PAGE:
It turns out that she has a keen angler father who keeps her in ample stocks of beautifully smoked and meticulously boned Taupo trout. Even better for me is that she doesn’t like to eat it. The rest of us keep telling her she’s missing out, but she won’t be swayed. I think this is what’s known in the trade as a win-win. In the meantime, I’m making the most of the catch while I can.

Smoked Trout Pasta

Tagliatelle with smoked trout and mascarpone

This is one of those dishes you can put together while the water boils for the pasta. The hardest bit is not eating all the trout while you wait.

Serves two.

½ cup mascarpone

2 teaspoons Dijon mustard

Finely grated zest and juice of a lemon

2 teaspoons extra virgin olive oil

4 handfuls rocket

150g smoked trout

150g tagliatelle

Put a large pot of water on to boil for the tagliatelle. While you’re waiting, put the mascarpone, mustard, lemon zest and juice and olive oil in a small bowl. Season well with salt and pepper, then whisk to combine and set aside. Flake the trout and stir half of it into the mascarpone mix.

When the water is boiling, add a large spoonful of salt, followed by the pasta. Cook for five minutes (or according to packet directions), then drain, reserving a tablespoon or so of the water. Return to the pot, then toss through most of the rocket and all of the mascarpone. Divide the pasta between two plates and scatter the rest of the rocket and the trout on top. Serve – and eat – immediately.

Got an angler in the family? Here are three more ways with smoked fish to help use up the catch. Failing that, I’m sure I can hook you up with some willing takers!

There’s a long weekend on the horizon and – though the weather is unlikely to be playing ball – I’m still hopeful that there will be enough sunshine for a picnic.

Photo: Ross Giblin/Fairfax Media

This week’s Three Ways With… has a trio of picnic-friendly recipes for you to try. If all else fails, eat them while sitting on a picnic blanket in the lounge. Add lashings of ginger beer and some spy-catching for a frisson of Famous Five-style fun.

Happy weekend!

I read something last week about how ‘invisible prisons’ – jobs, societal pressures, parenting, caring for older relatives – meant that modern women are shackled with more responsibilities than their mothers and grandmothers. I don’t know if that’s true. Personally, if that’s the price I have to pay for being able to vote, drive, own property and be generally free to do what I like, I’m fine with it. But last week I did find myself wishing I did a bit less. There’s nothing like racing home after work on the night of the school production and remembering en route that you were supposed to bake something for the cake stall to give you conniptions, is there?

Now, I know I could have ignored the cake stall request, or I could have been more organised and done it a few days in advance. But I didn’t do either of those things. Instead, I whipped up this slab of deliciousness in 20 minutes, while concurrently making boiled eggs for dinner and getting the child in and out of the bath. We then made it to the show on time, and all the lovely mothers (it’s always mothers, isn’t it?) who are so good they even RUN THE CAKESTALL cooed over the slice and wanted the recipe. In that moment, I felt a little bit less like a failure and more like a contributing member of society, even if my child was appearing in the show with a whopper of a black eye. But that’s another story.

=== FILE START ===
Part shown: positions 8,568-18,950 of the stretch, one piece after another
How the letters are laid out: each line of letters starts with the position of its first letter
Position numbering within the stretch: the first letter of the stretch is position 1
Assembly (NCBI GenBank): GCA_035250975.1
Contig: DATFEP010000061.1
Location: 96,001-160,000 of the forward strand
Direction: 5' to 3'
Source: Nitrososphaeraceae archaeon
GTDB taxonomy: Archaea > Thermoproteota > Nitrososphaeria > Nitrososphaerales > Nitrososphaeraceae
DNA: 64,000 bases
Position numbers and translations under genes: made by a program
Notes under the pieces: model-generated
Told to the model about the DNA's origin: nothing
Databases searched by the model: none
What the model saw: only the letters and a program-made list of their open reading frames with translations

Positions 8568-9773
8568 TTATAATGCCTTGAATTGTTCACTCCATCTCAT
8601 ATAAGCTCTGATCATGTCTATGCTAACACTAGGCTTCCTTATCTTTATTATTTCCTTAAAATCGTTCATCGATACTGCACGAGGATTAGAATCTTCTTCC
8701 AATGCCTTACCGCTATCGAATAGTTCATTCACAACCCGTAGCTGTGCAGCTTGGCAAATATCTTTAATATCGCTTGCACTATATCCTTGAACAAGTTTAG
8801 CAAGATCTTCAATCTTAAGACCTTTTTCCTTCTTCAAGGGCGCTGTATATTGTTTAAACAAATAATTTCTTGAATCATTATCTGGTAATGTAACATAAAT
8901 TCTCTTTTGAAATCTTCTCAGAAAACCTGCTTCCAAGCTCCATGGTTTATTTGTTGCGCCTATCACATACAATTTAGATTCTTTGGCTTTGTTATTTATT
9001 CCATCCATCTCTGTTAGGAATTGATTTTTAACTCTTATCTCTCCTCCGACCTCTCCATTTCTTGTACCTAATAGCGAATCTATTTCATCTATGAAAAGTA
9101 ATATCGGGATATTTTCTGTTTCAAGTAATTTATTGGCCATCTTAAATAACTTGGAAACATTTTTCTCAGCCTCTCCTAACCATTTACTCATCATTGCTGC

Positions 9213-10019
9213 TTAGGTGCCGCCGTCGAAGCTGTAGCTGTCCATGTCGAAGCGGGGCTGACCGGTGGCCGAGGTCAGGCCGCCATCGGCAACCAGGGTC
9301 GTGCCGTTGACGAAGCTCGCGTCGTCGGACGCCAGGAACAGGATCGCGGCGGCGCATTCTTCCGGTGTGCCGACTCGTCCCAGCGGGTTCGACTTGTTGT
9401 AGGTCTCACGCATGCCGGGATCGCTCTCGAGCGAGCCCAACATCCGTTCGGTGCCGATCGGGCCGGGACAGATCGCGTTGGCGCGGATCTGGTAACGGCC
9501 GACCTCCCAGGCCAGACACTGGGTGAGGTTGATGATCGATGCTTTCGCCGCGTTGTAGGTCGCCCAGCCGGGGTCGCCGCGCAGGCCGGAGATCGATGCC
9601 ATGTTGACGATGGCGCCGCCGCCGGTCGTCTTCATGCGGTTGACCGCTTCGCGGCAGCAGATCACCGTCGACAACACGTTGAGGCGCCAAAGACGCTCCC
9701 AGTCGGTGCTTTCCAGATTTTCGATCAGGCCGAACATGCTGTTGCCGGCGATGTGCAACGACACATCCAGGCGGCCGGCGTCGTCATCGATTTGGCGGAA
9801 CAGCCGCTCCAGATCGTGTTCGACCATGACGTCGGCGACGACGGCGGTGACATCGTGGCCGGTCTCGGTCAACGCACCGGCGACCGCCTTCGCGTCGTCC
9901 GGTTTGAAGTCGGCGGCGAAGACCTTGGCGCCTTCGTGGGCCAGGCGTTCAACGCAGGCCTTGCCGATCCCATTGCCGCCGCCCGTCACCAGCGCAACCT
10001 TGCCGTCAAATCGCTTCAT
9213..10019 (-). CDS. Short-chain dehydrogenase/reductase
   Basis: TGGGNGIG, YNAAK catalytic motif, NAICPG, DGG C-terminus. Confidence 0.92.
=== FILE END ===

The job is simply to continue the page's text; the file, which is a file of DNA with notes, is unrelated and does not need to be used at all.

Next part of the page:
Chunky white choc, orange and cranberry slice
There are a zillion versions of this slice and the world probably doesn’t need another one, but if you have weeks where the wheels are coming off and yet you still need to ‘bake’, this will save your bacon. Or bakin’. Or something.
Anyway, this version is better than all the others because it’s big and chunky, and therefore more satisfying to eat. It’s also slightly less sweet than some versions. If you’re very, very short of time, you may like to know that it’s possible to pre-crush the packet of biscuits with the full tin of condensed milk while you’re stopped at the lights. Also, if you don’t have quite enough biscuits, add a little more coconut. Or use less butter. If you’re reading this while running to the shops, a 200g packet of dried cranberries will give you enough for the base and the topping, while a 250g block of Whittaker’s white chocolate will fulfill all your chocolate needs.

100g butter
1/2 a tin (about 3/4 cup) condensed milk
300g plain sweet biscuits, bashed to large crumbs (keep a few big pieces in there for texture)
1 cup desiccated coconut
125g white chocolate, roughly chopped
zest of an orange
1 cup dried cranberries

For the icing:
125g white chocolate
50g butter
1 cup icing sugar
juice of an orange (use the one you zested above)
1/2 cup dried cranberries

Line a 20 x 25cm tin (or thereabouts) with baking paper, leaving enough overhanging the sides that you can use to pull it out later.
Melt the butter and condensed milk together over low heat in a large pot. Let cool briefly, then tip in the biscuits, coconut, most of the orange zest, cranberries and chocolate. Stir to mix, then tip into the prepared tin. Press down (the overhanging paper will help here) to smooth the top. Put in the freezer.
Use the same pot to make the icing. Melt the butter and white chocolate over very, very low heat. Sift in the icing sugar and stir well, then squeeze in a little orange juice at a time until it forms a thick, spreadable mixture. Pour over the biscuit base, then sprinkle the cranberries and reserved orange zest on top. Return to the freezer for 5-10 minutes before slicing and racing out the door.
If your life is more leisurely, let the icing set in the fridge before slicing. Store in an airtight container in the fridge.